Kuala Lumpur, Malaysia Tue, January 9, 2024
In an effort to streamline operations, Malaysian conglomerate Capital A announced on Monday that it intends to sell its low-cost airline AirAsia to its medium-haul partner AirAsia X. The non-binding agreement said that AirAsia X would merge with AirAsia Malaysia and AirAsia businesses in Cambodia, Thailand, Indonesia, and the Philippines.
According to Capital A CEO Tony Fernandes, the new company will manage short-, medium-, and long-haul flights, freeing up the conglomerate to concentrate on its non-aviation operations. “We are going to merge the two airlines and double passenger traffic to 200 million (per year) from about 80 to 90 million currently,” Fernandes stated. AirAsia X operates 17 A330s, whereas AirAsia has 166 A320 and A321 aircraft in its fleet.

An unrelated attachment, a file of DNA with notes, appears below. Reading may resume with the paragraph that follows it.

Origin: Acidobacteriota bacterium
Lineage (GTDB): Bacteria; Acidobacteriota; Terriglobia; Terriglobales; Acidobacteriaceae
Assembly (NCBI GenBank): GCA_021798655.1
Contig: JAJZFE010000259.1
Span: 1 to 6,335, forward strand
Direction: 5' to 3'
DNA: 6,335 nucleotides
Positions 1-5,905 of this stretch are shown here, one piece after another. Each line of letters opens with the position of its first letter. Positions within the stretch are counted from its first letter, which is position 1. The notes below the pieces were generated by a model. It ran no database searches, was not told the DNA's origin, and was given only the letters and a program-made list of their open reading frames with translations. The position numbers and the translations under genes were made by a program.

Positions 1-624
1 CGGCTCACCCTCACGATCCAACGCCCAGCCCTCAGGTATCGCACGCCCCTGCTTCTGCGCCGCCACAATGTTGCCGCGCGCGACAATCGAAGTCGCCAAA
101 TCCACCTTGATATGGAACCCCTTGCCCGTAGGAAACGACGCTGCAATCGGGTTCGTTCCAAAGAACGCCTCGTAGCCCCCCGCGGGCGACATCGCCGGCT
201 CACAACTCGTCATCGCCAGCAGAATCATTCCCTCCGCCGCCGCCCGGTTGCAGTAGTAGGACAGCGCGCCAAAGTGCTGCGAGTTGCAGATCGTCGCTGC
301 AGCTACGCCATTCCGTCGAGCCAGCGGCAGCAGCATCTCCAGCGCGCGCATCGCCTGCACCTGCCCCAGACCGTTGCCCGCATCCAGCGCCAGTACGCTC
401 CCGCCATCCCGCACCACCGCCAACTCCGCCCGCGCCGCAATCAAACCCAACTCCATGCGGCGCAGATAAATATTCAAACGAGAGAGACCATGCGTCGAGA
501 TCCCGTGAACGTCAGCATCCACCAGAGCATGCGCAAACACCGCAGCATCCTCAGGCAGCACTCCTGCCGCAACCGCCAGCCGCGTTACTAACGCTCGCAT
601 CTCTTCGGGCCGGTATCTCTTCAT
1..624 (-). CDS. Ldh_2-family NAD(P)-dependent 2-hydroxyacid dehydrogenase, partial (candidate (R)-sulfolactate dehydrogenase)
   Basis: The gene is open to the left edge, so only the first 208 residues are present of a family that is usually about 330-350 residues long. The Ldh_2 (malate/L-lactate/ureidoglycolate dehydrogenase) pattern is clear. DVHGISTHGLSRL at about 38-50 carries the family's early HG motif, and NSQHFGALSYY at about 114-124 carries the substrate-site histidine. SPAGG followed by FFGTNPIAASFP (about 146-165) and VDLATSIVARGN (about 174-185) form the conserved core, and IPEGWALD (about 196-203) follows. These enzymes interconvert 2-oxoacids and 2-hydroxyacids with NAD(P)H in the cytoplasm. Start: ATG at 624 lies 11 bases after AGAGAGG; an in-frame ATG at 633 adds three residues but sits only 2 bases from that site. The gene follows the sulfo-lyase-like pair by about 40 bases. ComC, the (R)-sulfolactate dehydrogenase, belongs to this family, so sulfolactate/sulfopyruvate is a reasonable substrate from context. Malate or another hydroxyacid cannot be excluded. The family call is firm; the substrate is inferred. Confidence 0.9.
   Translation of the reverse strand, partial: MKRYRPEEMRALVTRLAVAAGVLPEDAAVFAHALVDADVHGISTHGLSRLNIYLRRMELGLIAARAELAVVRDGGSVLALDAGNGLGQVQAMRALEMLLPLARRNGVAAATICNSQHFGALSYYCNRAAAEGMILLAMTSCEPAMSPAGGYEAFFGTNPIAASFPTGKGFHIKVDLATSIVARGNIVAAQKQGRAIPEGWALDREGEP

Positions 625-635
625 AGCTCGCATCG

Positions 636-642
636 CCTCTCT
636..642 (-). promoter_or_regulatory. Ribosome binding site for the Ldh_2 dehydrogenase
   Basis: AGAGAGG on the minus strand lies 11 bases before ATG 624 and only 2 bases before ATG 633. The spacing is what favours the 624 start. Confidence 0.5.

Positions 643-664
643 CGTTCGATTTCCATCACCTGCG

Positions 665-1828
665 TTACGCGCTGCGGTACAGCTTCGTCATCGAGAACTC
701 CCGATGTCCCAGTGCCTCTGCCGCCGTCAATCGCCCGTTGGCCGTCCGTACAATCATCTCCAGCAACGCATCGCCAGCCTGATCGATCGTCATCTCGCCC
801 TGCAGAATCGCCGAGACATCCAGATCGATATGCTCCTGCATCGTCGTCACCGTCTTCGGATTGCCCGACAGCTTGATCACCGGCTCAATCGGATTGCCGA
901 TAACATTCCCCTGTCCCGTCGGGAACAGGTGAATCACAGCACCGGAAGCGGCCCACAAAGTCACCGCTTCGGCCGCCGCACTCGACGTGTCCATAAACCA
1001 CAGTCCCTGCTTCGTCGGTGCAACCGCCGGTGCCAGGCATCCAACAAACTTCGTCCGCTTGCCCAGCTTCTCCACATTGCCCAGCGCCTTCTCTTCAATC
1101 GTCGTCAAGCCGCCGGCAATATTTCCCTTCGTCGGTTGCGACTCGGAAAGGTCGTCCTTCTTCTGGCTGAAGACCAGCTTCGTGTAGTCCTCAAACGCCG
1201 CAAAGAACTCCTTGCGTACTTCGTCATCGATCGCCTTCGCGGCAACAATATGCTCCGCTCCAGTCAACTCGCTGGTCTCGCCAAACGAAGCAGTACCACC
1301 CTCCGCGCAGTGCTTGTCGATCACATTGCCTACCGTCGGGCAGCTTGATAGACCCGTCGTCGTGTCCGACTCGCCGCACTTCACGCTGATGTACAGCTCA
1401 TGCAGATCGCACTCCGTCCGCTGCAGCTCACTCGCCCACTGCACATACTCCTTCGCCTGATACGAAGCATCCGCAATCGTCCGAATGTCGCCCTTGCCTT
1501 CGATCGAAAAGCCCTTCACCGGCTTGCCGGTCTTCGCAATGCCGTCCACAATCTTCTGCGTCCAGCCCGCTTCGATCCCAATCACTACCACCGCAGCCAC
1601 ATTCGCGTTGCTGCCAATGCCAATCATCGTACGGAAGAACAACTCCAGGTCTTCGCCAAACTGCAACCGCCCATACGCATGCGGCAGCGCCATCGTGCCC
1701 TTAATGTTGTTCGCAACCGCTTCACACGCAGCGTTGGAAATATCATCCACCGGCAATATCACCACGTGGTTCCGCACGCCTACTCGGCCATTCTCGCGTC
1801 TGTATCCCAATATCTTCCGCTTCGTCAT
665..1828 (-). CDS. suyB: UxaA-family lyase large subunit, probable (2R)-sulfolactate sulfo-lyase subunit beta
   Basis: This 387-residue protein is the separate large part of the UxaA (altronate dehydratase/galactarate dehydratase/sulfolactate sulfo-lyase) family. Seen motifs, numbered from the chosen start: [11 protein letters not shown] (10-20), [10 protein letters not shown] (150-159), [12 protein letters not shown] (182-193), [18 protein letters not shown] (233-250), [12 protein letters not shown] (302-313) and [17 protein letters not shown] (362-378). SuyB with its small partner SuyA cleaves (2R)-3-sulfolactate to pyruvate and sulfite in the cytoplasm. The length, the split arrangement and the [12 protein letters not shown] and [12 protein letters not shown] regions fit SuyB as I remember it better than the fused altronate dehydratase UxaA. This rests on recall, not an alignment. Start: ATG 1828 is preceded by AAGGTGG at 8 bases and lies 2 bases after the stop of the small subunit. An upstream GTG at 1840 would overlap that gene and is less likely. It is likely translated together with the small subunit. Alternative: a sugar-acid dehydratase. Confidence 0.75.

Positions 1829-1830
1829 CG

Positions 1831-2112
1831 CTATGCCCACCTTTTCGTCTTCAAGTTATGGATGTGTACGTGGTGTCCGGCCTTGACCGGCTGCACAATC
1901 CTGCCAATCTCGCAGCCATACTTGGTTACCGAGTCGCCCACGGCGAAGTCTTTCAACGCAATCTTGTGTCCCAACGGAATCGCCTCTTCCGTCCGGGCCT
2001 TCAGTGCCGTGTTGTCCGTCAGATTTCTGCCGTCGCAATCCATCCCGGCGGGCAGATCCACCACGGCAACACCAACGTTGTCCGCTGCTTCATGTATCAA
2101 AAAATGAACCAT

Fernandes stated that the combined airline would begin operating new routes in 2025 to destinations such as India, Africa, Kazakhstan, and North and South America. He also declared that he would be leaving Capital A in 2028.
“I’ve been doing this for twenty-two years. “This is the ideal moment to retire,” he declared. “Leadership is about knowing when to step aside.” Although the merger was “natural,” Shukor Yusof, an analyst with Singapore-based Endau Analytics, told AFP that it might be a harbinger of a decline in the aviation industry in the area.
Flamboyant former music business executive Fernandes revolutionized the aviation market in Southeast Asia by launching AirAsia as a low-cost carrier to smaller cities, thereby igniting a wave of competition. When AirAsia X was first introduced in 2007, it had grand plans to run long-haul routes, including those to Europe. However, because to growing expenses, it ceased operating to London and Paris in 2012 and instead concentrated on its key markets, which were China, Japan, and Australia.